Tuesday, July 31, 2012

THIS TOO SHALL PASS

Mags: "Mama, you can be the boy Barbie."
Me: "I don't really feel like being the boy today."
Mags: "Yes you do, Mama. Don't be silly."

In reality, sometimes I just don't want to play Barbies at all, which always ends up making me feel incredibly guilty. I mean, this is what I signed up for. Days upon days of hanging around on the floor playing with our kids. I should want to do it. What is my problem? So I started to think about it and this is the analogy I came up with. Hang in there with me. 

This is essentially my day job. I also have a few other part-time jobs, but staying home with the kids is my current full-time position. I can honestly say I love what I do. But no matter how much you love your job, there are always PARTS of it that are less appealing than others. When I'm tired from being up the night before with Mags, having a tea party is not on the top of my list unless there is a quick power nap between the first cup and the finger sandwiches.

The past week has been a challenging one with our spunky little four-year-old. She has found new boundaries to test and it's like we're a pair of dogs wearing the shock collars...except Chris and I have no idea where the invisible fence line is. We have escaped into the kitchen multiple times to shake our heads or just stare at each other in amazement at what was happening. 

In other words, we weren't huge fans of age four last week. And that's okay. I realized it's impossible to appreciate every stage these kids are in. Standing in the Target lines with all those older women telling me, "Don't blink!", has increased my guilt meter (like it's not already overflowing with the Catholic in me). 

Sometimes I want to blink. I want to scoot past that temper tantrums and the puke fests. Just like at my jobs out of the house, sometimes I wish the meeting would get canceled or the clock would move faster. There are no older ladies behind me then, smiling and telling me how fast it goes, don't miss it, and treasure every single moment. 

It is an incredible gift...to be a parent. It's also a responsibility. A job. So, no. We don't always jump up and down screaming, 

"Yes! He pooped on the floor AGAIN!"

However, we can be sure that just like the time at work, this stage will pass by soon enough. 

Granted, sometimes at an agonizing pace, 
but we'll get there...eventually.

19 comments:

  1. This has made me feel better. I HATE the Mommy guilt!! It's a daily struggle to deal with it (and I also have the Catholic background!). Like yesterday when my 3yo peed through his "big boys" only for my daughter to take off her diaper 5 minutes later and also pee on the floor...all before breakfast. Should I feel guilty for occasionally wanting to run straight out the door, fingers in my ears chanting "la la la la"?! Hahaha. Sigh. What time does Daddy come home again?! ;)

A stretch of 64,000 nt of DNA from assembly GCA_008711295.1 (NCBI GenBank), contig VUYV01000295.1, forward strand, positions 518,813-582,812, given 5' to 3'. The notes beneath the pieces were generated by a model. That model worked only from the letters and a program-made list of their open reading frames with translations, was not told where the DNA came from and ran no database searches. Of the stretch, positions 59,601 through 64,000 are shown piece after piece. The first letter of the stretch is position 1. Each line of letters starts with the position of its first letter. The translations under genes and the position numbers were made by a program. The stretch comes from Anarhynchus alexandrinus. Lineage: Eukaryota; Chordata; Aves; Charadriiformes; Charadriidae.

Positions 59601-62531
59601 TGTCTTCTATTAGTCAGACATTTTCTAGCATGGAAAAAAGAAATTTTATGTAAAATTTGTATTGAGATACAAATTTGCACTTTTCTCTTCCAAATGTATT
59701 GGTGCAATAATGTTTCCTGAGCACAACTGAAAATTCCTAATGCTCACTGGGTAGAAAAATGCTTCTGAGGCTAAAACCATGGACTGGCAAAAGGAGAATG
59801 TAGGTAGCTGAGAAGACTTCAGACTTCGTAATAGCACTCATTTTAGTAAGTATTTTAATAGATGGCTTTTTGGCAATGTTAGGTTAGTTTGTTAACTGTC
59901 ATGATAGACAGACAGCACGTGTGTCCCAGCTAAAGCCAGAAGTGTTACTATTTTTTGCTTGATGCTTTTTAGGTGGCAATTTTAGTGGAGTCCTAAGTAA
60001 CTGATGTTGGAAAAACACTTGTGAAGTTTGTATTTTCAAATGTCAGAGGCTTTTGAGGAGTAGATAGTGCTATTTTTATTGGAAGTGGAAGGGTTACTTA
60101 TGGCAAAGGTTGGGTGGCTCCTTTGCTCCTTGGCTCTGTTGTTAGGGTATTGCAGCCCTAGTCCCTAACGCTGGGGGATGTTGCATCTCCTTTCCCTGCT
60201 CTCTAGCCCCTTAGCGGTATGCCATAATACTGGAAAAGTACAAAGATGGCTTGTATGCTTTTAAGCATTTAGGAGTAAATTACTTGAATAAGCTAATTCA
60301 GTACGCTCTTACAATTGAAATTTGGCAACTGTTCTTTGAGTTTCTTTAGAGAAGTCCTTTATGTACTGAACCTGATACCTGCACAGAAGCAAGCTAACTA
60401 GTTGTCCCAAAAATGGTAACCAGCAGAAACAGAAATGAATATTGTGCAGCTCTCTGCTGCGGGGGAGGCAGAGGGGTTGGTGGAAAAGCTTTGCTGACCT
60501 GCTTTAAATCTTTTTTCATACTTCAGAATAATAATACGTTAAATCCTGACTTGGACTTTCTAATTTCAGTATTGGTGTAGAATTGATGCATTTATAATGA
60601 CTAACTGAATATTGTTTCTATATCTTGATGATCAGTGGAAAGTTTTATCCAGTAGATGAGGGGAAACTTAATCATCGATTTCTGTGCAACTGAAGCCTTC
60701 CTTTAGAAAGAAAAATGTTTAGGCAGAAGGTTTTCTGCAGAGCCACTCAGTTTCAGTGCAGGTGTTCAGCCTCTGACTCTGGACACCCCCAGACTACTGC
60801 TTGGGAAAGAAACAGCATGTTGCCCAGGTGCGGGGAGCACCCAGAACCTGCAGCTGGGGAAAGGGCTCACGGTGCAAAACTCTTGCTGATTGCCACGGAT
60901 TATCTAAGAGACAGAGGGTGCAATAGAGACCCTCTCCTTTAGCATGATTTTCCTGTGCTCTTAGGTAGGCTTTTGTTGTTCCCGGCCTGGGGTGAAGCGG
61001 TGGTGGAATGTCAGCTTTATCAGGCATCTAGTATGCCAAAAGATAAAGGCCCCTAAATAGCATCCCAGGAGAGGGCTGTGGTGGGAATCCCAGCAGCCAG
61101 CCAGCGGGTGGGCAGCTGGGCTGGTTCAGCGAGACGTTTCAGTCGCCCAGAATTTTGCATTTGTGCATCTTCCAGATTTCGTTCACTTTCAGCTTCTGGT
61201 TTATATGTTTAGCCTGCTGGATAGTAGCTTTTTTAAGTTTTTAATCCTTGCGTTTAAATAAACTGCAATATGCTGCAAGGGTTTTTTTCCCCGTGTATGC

ReplyDelete
    Replies
    1. Haha! Dominique, so true! Thanks for making me feel normal!

      Delete
  2. As a non-parent, I've never considered it in those terms for what my parent friends do.
    Go you for bulling through those times it isn't so much fun, and savoring the times that are!

    ReplyDelete
  3. Hang in there girl, it only gets better... and then they grow up and leave and it gets BEST! : )

    ReplyDelete
  4. You said it, Guap!
    As a teacher, I love kids. One of the best parts is that their parents take them home at the end of each day! And I spend part of every day reassuring one parent or another that this stage will pass, and you will ALL survive it.
    Hang in there, Kid! You are doing the hardest job on the planet, and all jobs have poop on some level. Good for you for bringing it to light for the rest of the world.
    Big hugs with Big Girl Drinks,
    Amy

    ReplyDelete
    Replies
    1. Being a teacher, I appreciate that the kids go home, too. :) Thanks for your support, friend!

      Delete
  5. Name him Stavros and make up a whole, creepy Eastern European backstory about him. Then, it'll be more fun.

    ReplyDelete
    Replies
    1. Haha! M, I forgot about your Barbie posts! I need to grab that link from your blog. That post was so funny!!

      Delete
  6. I can't top what ODNT said so I don't think I'll even try.

    ReplyDelete
    Replies
    1. I wasn't kidding, Marian. It helps to pass the time. http://wp.me/p1LoLK-uL

      Try it, Mel. I know you'd be great at it. And sometimes it actually works to make your child LOSE interest in the game and you get your free time back. (Bonus!)

      Delete
    2. Oh oh! You posted it for me! I still need to tweet it out. So funny! I loved this post when I read it many months ago. :)

      Delete
  7. This picture of us is one of my favorites! It still cracks me up every time I see it.

    ReplyDelete
  8. Ahh, the Catholic guilt. I know it well, my friend. I am definitely not a believer in the "enjoy every moment" philosophy. I subscribe to the "enjoy every other moment and forget the rest" philosophy.

    ReplyDelete
    Replies
    1. That is a great philosophy, Kathy. Thanks for the support. :)

      Delete
  9. As soon as you get the positive preggo test you are blessed with extra guilt chromosomes. There's nothing wrong with not loving every aspect of your day job. Even things we love get monotonous after awhile. There are things I love and dread about every age and stage.

    ReplyDelete
  10. There are pros and cons to each stage. My kids are 7 and 9 and they are becoming more self sufficient. But I miss the days when I was the center of their universe. You're allowed to not love every part of every stage they're going through. It doesn't mean you don't love being a mom. It just means you're a human mom.

    ReplyDelete